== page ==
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3 August 2015

The next Labour leader must take on Osbornomics head on – or fail

Labour's next leader needs to think deeply about how the new economy should work. 

By Chi Onwurah

Whoever the next Labour leader is, he or she will not gain control of the nation’s purse strings if voters don’t trust us to use it responsibly.  Currently the debate seems to be whether the best way to regain economic credibility is by talking Tory lite or by redefining what is meant by responsibly.  I’ve previously argued that when it comes to business we need a better choice than between another prawn cocktail offensive or hoying insults from the barricades. Equally, on the economy we need a leader who can take on Osbornomics and win. 

George Osborne’s budget was a pitch for perpetual austerity. He has gone one better than Margaret Thatcher, he is not saying a smaller state is desirable, he is saying it is obligatory. The continued slashing of public sector spending combined with outlawing borrowing “in normal times” basically means sweating the country’s assets to get the last drop out of them and only investing when times are bad.

The Osbornomic farmer wouldn’t borrow to buy a tractor unless crop prices were falling. The Osbornomic househunter would not take out a mortgage unless her salary was being cut. The Osbornomic CEO would only invest in a new product line when revenues were falling.  

Businesses which simply milk their assets go under. The same is true of countries, Osbornomics will  blight the lives of the vast, vast majority to enable a lucky few to reap huge rewards. Osborne’s narrative of fixing the roof whilst the sun shines is simple and attractive but also narrow and without ambition – we need to be building for the future as well as fixing what’s gone wrong.  That is what successful companies do.  Indeed Apple has billions of dollars of cash stashed out of the reach of the American taxman but is still borrowing money.

Now I would be the last to say we should model our fiscal arrangements on Apple nor am I suggesting we announce spending plans for some political iWatch or indeed commit to a continual deficit – as Cruddas and Glasman recently emphasised there is nothing progressive about being in hock. But I do believe economic policy should have some basis in fact. Osborne’s ‘all borrowing is bad’ does not.  I’m not the only one who thinks so – 77 of the world’s best known economists condemned Osborne’s proposals. Andy Burnham called our party too timid and I fear if we cannot call out the Tories on their economic dogma we are.  It’s not prudence it’s ideological rigidity.

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As the economist Mariana Mazzucato has comprehensively set out, without a vision of the role of the state reducing public spending can only be about reducing the size of the state – it does nothing to demonstrate that the spending which is maintained is actually value for money and/or achieving its objective – as one hasn’t been set.  Under Osbornomics we may be spending less but we could still be spending badly. 

The fact is you cannot have an economic policy divorced from the interests of the people who work in the economy nor a successful social policy which ignores the businesses and companies which people work for, buy from and let into their homes.  The last Labour government was happy to support business in order to pay for public services – or, as Peter Mandelson put it, “intensely relaxed with people getting filthy rich as long as they pay their taxes”. But after the financial crash Mandelson rediscovered respect for the state with his new industrial policy recognising a relationship which is a not merely one of funder and regulator.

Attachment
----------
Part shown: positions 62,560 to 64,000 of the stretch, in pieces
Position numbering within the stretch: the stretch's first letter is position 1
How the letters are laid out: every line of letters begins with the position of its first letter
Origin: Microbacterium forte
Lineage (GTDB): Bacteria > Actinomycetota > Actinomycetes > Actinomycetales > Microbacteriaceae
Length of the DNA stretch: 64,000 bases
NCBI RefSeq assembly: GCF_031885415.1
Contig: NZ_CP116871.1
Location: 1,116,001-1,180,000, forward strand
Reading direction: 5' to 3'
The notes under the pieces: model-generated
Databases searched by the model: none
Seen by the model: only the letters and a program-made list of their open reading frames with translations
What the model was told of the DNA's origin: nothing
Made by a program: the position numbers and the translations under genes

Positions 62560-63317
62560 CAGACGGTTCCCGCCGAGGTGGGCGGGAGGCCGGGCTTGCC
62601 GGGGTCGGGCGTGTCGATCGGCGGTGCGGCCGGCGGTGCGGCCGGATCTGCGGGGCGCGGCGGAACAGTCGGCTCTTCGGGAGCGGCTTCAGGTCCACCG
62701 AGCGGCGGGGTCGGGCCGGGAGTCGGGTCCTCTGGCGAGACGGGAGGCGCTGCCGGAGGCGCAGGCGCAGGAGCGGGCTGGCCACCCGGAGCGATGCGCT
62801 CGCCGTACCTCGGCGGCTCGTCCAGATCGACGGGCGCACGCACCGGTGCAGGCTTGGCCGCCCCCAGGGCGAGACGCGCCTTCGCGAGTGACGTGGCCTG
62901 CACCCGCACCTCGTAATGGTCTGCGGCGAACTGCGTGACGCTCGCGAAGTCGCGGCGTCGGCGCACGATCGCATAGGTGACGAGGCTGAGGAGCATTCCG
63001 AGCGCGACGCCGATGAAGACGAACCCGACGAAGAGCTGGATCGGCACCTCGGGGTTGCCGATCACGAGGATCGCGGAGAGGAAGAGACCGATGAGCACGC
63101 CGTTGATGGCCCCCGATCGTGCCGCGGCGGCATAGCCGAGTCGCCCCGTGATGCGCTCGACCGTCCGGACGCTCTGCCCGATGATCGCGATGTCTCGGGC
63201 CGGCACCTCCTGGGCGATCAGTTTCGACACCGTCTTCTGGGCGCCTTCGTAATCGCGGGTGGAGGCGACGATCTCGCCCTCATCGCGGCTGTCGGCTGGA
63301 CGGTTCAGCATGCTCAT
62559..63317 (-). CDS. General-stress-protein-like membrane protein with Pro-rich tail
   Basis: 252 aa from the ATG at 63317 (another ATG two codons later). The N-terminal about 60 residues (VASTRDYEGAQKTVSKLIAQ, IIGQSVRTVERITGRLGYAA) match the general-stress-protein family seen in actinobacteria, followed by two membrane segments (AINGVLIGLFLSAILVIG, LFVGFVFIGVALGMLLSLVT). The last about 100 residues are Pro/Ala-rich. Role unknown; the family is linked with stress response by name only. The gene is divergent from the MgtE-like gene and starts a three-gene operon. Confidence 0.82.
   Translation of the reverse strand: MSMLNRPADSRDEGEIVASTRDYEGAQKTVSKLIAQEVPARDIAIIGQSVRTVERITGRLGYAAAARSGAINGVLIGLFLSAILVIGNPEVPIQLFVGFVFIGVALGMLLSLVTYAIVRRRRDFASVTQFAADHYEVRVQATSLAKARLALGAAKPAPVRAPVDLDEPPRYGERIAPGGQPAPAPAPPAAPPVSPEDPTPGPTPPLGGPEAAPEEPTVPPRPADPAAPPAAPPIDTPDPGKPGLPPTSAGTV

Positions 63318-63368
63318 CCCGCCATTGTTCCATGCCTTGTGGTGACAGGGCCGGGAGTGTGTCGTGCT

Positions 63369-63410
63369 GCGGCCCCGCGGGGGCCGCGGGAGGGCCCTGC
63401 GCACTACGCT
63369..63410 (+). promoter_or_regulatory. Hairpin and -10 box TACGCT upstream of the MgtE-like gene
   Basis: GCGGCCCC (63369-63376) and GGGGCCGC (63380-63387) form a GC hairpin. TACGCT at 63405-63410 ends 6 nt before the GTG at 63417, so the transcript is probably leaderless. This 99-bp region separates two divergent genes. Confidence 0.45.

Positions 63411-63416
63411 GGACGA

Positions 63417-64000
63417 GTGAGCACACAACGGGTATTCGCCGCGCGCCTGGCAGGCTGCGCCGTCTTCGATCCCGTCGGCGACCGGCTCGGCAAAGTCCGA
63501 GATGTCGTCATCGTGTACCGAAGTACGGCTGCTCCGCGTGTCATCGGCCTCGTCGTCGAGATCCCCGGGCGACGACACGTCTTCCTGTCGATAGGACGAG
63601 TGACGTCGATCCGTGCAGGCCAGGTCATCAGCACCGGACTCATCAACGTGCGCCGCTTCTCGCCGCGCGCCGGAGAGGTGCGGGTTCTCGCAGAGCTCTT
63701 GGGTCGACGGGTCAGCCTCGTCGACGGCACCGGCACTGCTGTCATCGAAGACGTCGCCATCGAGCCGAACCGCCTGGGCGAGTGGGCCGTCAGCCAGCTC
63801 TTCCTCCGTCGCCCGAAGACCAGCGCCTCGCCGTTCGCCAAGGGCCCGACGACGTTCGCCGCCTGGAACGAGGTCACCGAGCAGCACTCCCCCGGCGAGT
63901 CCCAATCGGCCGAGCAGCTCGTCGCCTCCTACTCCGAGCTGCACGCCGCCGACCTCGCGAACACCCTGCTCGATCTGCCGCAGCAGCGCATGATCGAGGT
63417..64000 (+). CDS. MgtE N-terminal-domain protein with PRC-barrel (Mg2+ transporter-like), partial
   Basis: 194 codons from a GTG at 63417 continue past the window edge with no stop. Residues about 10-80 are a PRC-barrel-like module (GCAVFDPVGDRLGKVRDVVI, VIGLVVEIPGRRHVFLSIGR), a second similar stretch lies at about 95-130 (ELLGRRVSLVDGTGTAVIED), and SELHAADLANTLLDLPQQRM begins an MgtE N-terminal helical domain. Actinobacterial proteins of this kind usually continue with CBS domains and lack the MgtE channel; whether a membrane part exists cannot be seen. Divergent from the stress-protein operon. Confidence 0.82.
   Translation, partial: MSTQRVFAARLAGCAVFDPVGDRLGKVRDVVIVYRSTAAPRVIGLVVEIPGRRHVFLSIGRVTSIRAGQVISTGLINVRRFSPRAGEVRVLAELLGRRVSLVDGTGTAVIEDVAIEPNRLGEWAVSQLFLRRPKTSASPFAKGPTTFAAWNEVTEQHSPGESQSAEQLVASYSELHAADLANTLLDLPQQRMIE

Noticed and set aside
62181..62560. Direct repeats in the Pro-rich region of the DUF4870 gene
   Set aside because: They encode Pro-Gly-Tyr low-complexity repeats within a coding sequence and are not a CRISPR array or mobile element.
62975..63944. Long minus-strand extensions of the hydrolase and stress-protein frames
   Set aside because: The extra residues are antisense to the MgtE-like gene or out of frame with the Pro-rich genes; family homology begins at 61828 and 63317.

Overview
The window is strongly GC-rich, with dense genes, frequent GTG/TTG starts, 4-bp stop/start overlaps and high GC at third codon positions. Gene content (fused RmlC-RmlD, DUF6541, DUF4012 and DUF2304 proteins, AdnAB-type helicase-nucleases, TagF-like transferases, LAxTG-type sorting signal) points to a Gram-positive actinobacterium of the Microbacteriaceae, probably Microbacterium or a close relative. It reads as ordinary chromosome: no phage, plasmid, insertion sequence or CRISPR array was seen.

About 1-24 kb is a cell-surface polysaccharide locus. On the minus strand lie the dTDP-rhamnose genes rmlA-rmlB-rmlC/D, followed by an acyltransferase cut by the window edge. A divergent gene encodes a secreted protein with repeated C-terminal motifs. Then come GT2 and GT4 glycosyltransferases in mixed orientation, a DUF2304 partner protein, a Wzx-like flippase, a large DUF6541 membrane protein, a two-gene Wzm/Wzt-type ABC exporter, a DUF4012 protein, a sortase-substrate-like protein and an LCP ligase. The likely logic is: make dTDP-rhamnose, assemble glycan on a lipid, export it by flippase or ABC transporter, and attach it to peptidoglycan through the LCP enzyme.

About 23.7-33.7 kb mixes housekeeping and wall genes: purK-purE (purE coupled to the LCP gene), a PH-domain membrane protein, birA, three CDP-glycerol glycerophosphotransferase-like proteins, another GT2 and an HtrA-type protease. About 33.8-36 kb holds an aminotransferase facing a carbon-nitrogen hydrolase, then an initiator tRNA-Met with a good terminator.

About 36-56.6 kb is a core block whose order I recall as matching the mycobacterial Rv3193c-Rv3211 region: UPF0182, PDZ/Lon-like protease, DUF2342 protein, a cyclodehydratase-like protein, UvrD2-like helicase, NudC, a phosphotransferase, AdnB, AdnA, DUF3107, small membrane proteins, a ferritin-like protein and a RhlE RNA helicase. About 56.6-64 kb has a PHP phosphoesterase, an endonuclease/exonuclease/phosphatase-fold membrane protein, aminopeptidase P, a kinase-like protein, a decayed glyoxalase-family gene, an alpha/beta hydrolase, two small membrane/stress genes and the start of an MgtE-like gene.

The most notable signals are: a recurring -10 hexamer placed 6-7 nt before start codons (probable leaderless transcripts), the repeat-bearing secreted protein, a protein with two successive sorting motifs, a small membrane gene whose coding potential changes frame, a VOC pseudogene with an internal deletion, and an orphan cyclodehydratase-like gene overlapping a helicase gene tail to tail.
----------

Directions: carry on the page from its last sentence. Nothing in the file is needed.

Building a partnership between the public and the private sector is not only a question of equity.  President Obama’s Chief Economic Advisers, Jason Ferman’s work on the relationship between equality and growth demonstrates that an economy that doesn’t promote equality is unsustainable.

The leadership contenders have yet to set out economic stalls which are both visionary and comprehensive. Jeremy Corbyn nods to “the wealth creators” but he clearly sees the economy and social good as in conflict –  he criticises Europe for being too economically driven rather than for following the wrong economics.  Liz Kendall recognises they are connected but appears to see the economy – business, companies, taxes –  as there to pay for the ‘good’ society not co-dependent with it. Yvette Cooper emphasises the importance of investment, science, and technology but not the role of the state.  Andy Burnham comes the closest in talking of public and private sector working together but without setting out what that means.

It is only with a combined vision for the State and the economy that we can take on Osbornomics.  I believe people can grasp the difference between good borrowing and bad borrowing – most people have mortgages. But they fear Labour Governments will disguise the one with the other. That is not fair, when this Government is borrowing to pay benefits rather than building an economy with good jobs. But the public has no obligation to be fair to Labour. What we need then is to demonstrate that they will be able to hold us to account, not hide spending in dodgy deals or finance initiatives. Technology and opendata can be the friend of the people and the enemy of disingenuous Chancellors. We need to show that every pound spent can be tagged, justified, tracked and the return on it independently and objectively measured. Not an iWatch but a #smartspend.  That’s a challenge but a more inspiring one than perpetual austerity.

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